Monday, October 22, 2007

Premonitions and apparitions

{"The Ghost of Bernadette Soubirous," photographer unknown, circa 1890}

Too busy to do any real posting today, but in keeping with the Hallowe'en theme, how about a couple of warnings . . . (cue scary organ music) . . . of impending Death!

The first warning wouldn't have actually been all that helpful, taking as it did the form of barking. It's a memory of a story Thomas Hardy told publisher Sir Newton Flower, collected in Thomas Hardy Remembered (2007), edited by Martin Ray:
Here is an odd thing about [Hardy's dog] Wessex. One November night, William Watkins, who founded the Society of Dorset Men in London, went to call on Hardy after dinner, as was his custom whenever he was in Dorset. It was a night of wild storm. This is Hardy's story of the episode to me:

"For some reason Wessex rushed wildly round the house, growling and barking. He dashed at the front door; then came back again. Watkins and I opened the door, and Wessex ran out into the storm, still barking. I thought there might be marauders about, but we could find nobody. We came in; we got Wessex in. An hour later, Watkins, after a final cup of coffee, went back to his hotel in Dorchester, and died in his bed that night. What did Wessex know?"

Far creepier--though just as impossible to verify--is Alec Guinness's story, from Blessings in Disguise (1985), of meeting James Dean in Los Angeles; as with so many other stories this week, I owe D. J. Enright for including this one in his Oxford Book of the Supernatural:
[O]n the way back to the restaurante he turned into a car-park, saying, "I'd like to show you something." Among the other cars there was what looked like a large, shiny, silver parcel wrapped in cellophane and tied with ribbon. "It's just been delivered," he said, with bursting pride. "I haven't even driven it yet." The sports-car looked sinister to me, although it had a large bunch of red carnations resting on the bonnet. "How fast is it?" I asked. "She'll do a hundred and fifty," he replied. Exhausted, hungry, feeling a little ill-tempered in spite of Dean's kindness, I heard myself saying in a voice I could hardly recognize as my own, "Please, never get in it." I looked at my watch. "It is now ten o'clock, Friday the 23rd of September, 1955. If you get in that car you will be found dead in it by this time next week." He laughed. "Oh, shucks! Don't be so mean!" I apologized for what I said, explaining it was lack of sleep and food. . . . We parted an hour later, full of smiles. No further reference was made to the wrapped-up car. . . . In my heart I was uneasy--with myself. At four o'clock on the afternoon of the following Friday James Dean was dead, killed while driving the car.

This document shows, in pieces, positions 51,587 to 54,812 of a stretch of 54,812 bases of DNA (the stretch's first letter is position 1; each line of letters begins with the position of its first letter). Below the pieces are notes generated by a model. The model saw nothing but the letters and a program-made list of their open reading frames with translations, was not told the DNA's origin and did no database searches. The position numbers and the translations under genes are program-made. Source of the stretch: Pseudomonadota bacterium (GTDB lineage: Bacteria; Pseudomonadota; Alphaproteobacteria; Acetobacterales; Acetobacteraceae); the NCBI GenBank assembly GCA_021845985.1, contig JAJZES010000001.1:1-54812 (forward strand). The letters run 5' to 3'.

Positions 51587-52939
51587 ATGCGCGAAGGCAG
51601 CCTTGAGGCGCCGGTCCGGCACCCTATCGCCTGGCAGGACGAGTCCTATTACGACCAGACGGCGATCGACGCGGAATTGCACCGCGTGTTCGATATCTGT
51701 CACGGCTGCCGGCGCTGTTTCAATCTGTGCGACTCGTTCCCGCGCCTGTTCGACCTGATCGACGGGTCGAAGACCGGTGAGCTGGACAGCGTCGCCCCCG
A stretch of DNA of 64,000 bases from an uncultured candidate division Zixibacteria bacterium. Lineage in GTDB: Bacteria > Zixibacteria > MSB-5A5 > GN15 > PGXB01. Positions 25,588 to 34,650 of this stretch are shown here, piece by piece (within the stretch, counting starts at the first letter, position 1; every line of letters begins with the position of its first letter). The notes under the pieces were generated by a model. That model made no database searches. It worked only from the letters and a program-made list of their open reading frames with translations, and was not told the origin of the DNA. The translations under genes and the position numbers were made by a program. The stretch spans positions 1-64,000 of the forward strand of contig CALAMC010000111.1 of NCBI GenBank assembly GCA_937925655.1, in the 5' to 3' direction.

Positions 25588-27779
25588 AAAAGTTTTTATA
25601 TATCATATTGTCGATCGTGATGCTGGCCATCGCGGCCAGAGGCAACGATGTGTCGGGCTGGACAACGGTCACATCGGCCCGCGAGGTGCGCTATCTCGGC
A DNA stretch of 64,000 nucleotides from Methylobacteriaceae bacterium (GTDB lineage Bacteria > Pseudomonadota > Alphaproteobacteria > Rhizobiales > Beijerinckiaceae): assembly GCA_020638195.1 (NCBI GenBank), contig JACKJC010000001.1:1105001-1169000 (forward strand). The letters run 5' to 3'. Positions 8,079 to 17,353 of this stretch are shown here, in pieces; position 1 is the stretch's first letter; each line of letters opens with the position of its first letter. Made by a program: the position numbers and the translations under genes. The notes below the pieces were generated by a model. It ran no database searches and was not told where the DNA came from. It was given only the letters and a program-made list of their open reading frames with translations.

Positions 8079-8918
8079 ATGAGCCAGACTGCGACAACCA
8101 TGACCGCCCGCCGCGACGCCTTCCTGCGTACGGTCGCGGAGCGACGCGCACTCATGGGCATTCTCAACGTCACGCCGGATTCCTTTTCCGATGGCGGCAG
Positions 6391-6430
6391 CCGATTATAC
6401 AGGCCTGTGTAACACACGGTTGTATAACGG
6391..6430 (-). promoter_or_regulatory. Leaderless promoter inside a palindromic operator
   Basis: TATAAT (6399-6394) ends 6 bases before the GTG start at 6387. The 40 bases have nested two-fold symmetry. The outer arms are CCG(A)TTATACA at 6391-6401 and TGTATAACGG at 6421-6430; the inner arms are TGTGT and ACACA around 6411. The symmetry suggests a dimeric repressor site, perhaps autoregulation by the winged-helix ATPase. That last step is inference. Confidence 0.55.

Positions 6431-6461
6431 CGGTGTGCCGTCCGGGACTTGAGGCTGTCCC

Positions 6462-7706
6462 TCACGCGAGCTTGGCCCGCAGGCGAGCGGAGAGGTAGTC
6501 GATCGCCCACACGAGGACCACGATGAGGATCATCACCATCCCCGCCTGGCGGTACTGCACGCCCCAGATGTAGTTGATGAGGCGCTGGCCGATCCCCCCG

A sinister, deadly automobile--sounds like a topic for Stephen King, whose appearance at Fenway Park recently was responsible for this week's delving into the ghostly in the first place.

I'll bring the week of Hallowe'en postings to close--for now!--with a passage from M. R. James's "A School Story." What's great about the passage is that you don't even need to know its context to enjoy the dread that grows through this account of a night visitation:
"I didn't hear anything at all," he said, "but about five minutes before I woke you I found myself looking out of this window here, and there was a man sitting or kneeling on Sampson's window-sill and looking in, and I thought he was beckoning." "What sort of man?" McLeod wriggled. "I don't know," he said, "but I can tell you one thing--he was beastly thin: and he looked as if he was wet all over: and," he said, looking round and whispering as if he hardly liked to hear himself, "I'm not at all sure that he was alive."

In such cases, I recommend that one err on the side of assuming that the creepy stranger is, in fact, not alive.

Finally, for those of you who are bored at work: a Google search on "I don't believe in ghosts, but" is guaranteed to keep you entertained for many an hour. It even led me to a great line supposedly from Edgar Allan Poe, which, though the attribution appears sketchy, does seem apt:
I don't believe in ghosts, but I've been running from them all my life.

1 comment:

  1. I love all the ghost stuff--and congratulations on the marathon!